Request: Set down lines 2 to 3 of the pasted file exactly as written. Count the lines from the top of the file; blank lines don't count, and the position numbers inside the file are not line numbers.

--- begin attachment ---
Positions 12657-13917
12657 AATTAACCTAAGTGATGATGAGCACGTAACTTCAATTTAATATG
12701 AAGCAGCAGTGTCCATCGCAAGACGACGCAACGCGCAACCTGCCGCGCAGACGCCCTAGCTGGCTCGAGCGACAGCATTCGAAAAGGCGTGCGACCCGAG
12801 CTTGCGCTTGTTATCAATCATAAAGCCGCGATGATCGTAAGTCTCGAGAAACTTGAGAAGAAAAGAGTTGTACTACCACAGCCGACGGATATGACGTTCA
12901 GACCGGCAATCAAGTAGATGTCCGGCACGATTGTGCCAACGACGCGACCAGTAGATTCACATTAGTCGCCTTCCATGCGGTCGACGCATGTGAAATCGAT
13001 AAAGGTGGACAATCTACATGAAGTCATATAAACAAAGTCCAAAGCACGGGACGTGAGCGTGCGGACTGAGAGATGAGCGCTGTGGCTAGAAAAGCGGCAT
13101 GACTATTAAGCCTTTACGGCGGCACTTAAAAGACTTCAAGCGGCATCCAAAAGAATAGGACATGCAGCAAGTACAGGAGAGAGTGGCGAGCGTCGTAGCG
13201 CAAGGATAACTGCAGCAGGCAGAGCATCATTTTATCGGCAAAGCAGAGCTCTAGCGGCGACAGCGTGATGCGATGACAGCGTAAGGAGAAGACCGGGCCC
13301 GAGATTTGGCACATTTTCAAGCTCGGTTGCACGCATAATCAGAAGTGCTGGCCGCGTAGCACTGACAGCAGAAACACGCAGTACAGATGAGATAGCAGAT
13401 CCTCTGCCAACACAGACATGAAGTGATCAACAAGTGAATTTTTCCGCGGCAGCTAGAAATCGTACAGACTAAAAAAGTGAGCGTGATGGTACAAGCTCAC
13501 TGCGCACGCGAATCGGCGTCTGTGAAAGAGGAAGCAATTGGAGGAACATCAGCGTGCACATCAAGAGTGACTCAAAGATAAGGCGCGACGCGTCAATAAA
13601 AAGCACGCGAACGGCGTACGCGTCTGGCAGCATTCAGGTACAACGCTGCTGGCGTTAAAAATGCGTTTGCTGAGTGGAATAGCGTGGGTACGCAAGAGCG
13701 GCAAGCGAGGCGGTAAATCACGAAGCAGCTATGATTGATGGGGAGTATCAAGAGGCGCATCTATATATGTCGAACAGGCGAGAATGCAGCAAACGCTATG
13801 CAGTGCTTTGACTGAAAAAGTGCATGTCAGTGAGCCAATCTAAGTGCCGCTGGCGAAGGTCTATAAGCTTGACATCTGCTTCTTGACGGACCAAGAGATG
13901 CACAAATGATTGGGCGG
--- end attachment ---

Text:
12657 AATTAACCTAAGTGATGATGAGCACGTAACTTCAATTTAATATG
12701 AAGCAGCAGTGTCCATCGCAAGACGACGCAACGCGCAACCTGCCGCGCAGACGCCCTAGCTGGCTCGAGCGACAGCATTCGAAAAGGCGTGCGACCCGAG